One of the most controversial president's in American history has been Andrew Jackson, whose legacy has been under fire in recent years due to his history of owning slaves. On what would have been his 250th birthday, Jackson was honored by Donald Trump who spoke at the Hermitage museum on Wednesday, which was the former President's old slave plantation.

Trump on Jackson

Andrew Jackson was elected as the seventh President of the United States, serving from 1829 until 1837, and was the founder of modern Democratic Party. While many historians viewed Jackson as a successful commander in chief, touting his military background, modern criticism points to the fact that he owned as many as 300 slaves during his life time.

In addition, Jackson's order to remove mostly Cherokee Indians from their land east of the Mississippi River in 1838 and 1839 resulted in what is known as the Trail of Tears, where up to 4,000 people were killed as a result of starvation and disease. Despite this, Donald Trump honored the former president on his birthday, as reported by The Hill on March 15.

"Andrew Jackson, we thank you for your serve," Donald Trump told those in attendance. "We honor you for your memory. We build on your legacy and we thank God for the United States of America," Trump went on to say. The former host of "The Apprentice" spoke from the old Hermitage plantation that Jackson had built in the early 1800s, and where hundreds of his slaves were forced to live.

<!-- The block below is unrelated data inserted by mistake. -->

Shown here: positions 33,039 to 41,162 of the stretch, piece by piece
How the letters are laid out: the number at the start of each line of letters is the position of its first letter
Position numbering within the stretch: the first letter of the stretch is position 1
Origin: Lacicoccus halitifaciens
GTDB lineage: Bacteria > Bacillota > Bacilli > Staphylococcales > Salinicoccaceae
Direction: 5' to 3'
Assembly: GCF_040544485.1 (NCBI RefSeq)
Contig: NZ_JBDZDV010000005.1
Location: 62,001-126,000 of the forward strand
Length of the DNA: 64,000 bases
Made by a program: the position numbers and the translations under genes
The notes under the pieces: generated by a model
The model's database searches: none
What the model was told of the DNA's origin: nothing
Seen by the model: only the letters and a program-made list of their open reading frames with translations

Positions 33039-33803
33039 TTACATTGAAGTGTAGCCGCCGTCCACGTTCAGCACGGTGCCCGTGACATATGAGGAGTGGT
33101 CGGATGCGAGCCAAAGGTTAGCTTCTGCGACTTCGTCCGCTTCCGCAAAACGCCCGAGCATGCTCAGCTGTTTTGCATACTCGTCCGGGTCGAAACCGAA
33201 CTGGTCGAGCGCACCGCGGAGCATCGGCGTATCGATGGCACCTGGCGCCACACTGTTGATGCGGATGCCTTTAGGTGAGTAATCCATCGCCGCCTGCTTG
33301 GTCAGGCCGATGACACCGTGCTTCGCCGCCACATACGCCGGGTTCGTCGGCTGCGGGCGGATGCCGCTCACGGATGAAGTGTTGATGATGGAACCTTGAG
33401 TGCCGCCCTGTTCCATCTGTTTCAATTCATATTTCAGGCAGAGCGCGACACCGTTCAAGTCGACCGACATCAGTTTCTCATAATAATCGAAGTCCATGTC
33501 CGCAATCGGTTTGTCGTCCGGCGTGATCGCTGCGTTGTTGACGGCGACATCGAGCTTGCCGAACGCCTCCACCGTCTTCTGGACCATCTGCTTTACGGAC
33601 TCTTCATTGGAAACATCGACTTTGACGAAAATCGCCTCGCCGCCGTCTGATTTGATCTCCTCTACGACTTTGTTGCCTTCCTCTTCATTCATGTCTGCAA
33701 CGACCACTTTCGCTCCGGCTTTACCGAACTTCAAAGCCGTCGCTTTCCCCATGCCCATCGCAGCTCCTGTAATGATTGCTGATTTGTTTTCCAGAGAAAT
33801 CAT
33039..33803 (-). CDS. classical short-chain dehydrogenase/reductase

"Jackson removed 10 percent of the government workforce. He launched a campaign to sweep out government corporation. Totally! He didn't want government corruption," Donald Trump said, before adding, "He expanded benefits for veterans.

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He imposed tariffs on foreign countries." At this point, Trump chuckled and said, "That sounds very familiar. Wait to you see what happens very soon folks. It's time."

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Like Andrew Jackson, Donald Trump also faces allegations of being "hateful" and a "racist." During his campaign for president, Trump was hit with these negative allegations early on, which started with his label of illegal immigrants from Mexico being "rapists" and "murderers." Since then, those who oppose the president have increased their opposition, often going as far as comparing Trump to Adolf Hitler and the Nazi Party of Germany during the 1930s and early 1940s.